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Questions remain as California allows pharmacies to dispense birth control without prescriptions

LOS ANGELES » When her daughters were younger, Lori Herman wished there had been an easier way to get them birth control.

“It’s such a hassle to get the kid in to see the OB/GYN,” said Herman, a systems analyst who lives in Simi Valley.

Now there is. Girls and women in California now can pick up hormonal contraceptives, including pills and patches, at pharmacies without first visiting doctors.

Supporters of the change, which took effect today, say requiring an annual doctor’s visit creates unnecessary barriers to contraception and that easing access could reduce unintended pregnancies.

But Herman said that both of her daughters experienced side effects, including headaches and nausea, when they began taking birth control pills. She had to take them to the doctor repeatedly to get the problems diagnosed and find new contraceptives to try, she said.

If a pharmacist were handing out contraceptives, she asked: “How would they deal with that?”

Many people are raising questions about the new system, in which girls and women of any age in California no longer need doctors’ prescriptions to get certain types of birth control. California is the third state to allow women to obtain hormonal birth control directly from a pharmacist, though many more states are considering similar legislation.

Dr. Deepjot Singh, head of the obstetrics and gynecology department at Torrance Memorial Medical Center, said about half her patients who begin taking birth control must switch to other kinds within a year.

When they come in complaining of unexpected bleeding, acne or weight gain, she must consider the effects of each drug and counsel each patient. Depending on the problem, she might have to do a physical exam, she said.

“That’s a medical visit,” Singh said. “A pharmacist cannot replace a physician.”

She said she was worried that patients would miss out on important medical advice or lose the opportunity to have a problem diagnosed by a doctor if they instead relied on a pharmacist. She wants to make it easier for women to obtain birth control, she said, but would prefer if doctors initially helped patients find the best ones for them, after which pharmacists could renew those prescriptions.

Supporters of California’s new law, however, say pharmacists have as much, if not more, knowledge of drug side effects as physicians do. When the law was debated in Sacramento, it faced little opposition.

Plus, pharmacists can and will refer women to doctors if there are questions they can’t answer, or they think patients require medical counseling, said Kathleen Besinque, a clinical pharmacy professor at the University of Southern California.

“The point isn’t that women have to go to a pharmacy, it’s just one more option,” said Besinque, who helped write the law.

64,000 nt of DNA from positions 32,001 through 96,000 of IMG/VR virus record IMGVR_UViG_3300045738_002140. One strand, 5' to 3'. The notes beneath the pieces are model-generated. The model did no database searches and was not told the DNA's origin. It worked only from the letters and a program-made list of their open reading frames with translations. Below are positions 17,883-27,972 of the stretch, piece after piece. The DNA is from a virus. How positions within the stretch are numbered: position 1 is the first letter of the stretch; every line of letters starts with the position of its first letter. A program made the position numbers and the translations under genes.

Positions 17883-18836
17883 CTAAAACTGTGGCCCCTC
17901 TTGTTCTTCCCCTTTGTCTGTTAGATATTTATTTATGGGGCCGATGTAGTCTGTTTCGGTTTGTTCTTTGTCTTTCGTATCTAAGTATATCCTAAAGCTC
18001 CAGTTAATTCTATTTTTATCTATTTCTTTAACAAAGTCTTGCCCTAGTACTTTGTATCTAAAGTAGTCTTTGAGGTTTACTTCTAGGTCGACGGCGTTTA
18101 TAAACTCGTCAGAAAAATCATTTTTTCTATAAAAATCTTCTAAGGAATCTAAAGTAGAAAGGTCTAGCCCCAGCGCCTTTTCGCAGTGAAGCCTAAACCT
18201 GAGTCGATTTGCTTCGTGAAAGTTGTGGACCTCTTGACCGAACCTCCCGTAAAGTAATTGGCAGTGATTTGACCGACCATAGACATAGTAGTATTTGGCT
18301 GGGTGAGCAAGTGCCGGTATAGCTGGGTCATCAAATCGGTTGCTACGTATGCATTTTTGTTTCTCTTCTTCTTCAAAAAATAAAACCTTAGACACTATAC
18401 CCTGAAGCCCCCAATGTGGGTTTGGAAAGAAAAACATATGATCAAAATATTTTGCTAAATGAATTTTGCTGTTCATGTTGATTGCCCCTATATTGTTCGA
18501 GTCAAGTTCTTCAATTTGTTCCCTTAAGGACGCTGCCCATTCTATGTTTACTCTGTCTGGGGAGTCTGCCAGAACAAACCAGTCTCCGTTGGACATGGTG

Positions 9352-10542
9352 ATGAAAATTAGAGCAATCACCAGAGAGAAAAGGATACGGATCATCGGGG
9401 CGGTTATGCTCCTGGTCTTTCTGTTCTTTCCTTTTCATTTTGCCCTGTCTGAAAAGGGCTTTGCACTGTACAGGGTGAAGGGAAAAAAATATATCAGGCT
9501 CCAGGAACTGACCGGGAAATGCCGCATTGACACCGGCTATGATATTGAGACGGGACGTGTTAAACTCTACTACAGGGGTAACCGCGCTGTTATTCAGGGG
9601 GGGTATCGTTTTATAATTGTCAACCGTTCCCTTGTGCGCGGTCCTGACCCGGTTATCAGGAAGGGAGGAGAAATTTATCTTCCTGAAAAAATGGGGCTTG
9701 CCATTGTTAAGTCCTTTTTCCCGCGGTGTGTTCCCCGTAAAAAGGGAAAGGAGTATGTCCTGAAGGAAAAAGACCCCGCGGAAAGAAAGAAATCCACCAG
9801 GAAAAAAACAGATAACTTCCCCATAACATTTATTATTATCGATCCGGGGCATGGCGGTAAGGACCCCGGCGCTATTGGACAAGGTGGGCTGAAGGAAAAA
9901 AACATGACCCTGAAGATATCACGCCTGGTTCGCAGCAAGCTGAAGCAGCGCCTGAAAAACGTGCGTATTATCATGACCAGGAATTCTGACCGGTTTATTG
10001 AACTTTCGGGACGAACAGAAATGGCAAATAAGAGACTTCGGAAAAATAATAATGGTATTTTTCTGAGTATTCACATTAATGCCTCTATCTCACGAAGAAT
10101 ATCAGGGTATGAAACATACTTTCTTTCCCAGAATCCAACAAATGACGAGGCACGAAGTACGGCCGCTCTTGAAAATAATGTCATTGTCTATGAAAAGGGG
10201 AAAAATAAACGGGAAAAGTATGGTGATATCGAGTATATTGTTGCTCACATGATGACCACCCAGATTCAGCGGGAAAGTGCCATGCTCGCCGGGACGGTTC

Many public health advocates and doctors say birth control is extremely safe and point to studies that show that women can generally choose one that works well for them. The American Congress of Obstetricians and Gynecologists, the largest group representing OB/GYNs, supports legislation that would make birth control truly over-the-counter.

In Oregon and Washington, pharmacists can dispense birth control to women. Representatives of the Washington Medical Association, which represents doctors, say the practice, which has been allowed for more than 30 years there, has caused no problems.

Some physicians worried that patients on birth control would try to self-diagnose their problems on the Internet and choose a new kind based on nonscientific recommendations. Others were worried that women would start birth control to try to cure other problems — it’s often used to treat acne, for example — without consulting doctors first.

The California Medical Association opposed the state’s law originally but switched its stance to neutral after a provision was added requiring pharmacists to screen patients.

Before dispensing the hormones, pharmacists must take a patient’s blood pressure and administer a questionnaire covering medical issues that could cause problems. High blood pressure increases the chance of strokes or blood clots. But Harrison said she thinks that California’s questionnaire won’t catch people who haven’t received medical care before and don’t know their medical risk factors.

Though California’s law took effect today, most pharmacies won’t dispense birth control over the next few days. They’re not required to participate under the law, and representatives of pharmacies like CVS said they were either still preparing or waiting to review the final regulations.

Insurance companies should cover the cost of birth control picked up at pharmacies, though it’s possible that pharmacists could charge for furnishing the birth control. That service cannot be billed to insurance.

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©2016 Los Angeles Times

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